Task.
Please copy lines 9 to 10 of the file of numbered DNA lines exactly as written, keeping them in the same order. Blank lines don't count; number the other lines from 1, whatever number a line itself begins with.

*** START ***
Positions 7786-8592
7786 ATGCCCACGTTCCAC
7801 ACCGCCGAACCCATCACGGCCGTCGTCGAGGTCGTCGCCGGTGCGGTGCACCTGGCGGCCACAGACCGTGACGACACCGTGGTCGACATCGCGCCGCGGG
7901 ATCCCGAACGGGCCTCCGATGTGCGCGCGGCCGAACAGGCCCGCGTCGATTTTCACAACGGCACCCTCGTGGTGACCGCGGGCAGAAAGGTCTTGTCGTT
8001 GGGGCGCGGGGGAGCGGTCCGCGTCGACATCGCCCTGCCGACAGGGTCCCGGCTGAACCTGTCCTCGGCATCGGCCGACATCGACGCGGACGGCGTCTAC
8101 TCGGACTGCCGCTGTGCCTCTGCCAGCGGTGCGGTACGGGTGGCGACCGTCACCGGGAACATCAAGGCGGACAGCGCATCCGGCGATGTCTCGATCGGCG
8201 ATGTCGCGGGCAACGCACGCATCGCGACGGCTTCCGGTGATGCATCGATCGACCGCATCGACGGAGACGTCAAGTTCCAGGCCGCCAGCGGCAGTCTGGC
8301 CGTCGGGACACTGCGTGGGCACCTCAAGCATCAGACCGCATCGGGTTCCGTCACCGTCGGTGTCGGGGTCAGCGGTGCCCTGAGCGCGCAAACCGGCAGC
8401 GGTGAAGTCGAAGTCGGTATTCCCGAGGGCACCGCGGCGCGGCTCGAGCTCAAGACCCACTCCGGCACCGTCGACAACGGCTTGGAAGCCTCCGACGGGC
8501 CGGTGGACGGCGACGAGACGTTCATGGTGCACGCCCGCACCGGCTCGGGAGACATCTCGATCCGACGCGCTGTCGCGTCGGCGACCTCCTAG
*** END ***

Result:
8401 GGTGAAGTCGAAGTCGGTATTCCCGAGGGCACCGCGGCGCGGCTCGAGCTCAAGACCCACTCCGGCACCGTCGACAACGGCTTGGAAGCCTCCGACGGGC
8501 CGGTGGACGGCGACGAGACGTTCATGGTGCACGCCCGCACCGGCTCGGGAGACATCTCGATCCGACGCGCTGTCGCGTCGGCGACCTCCTAG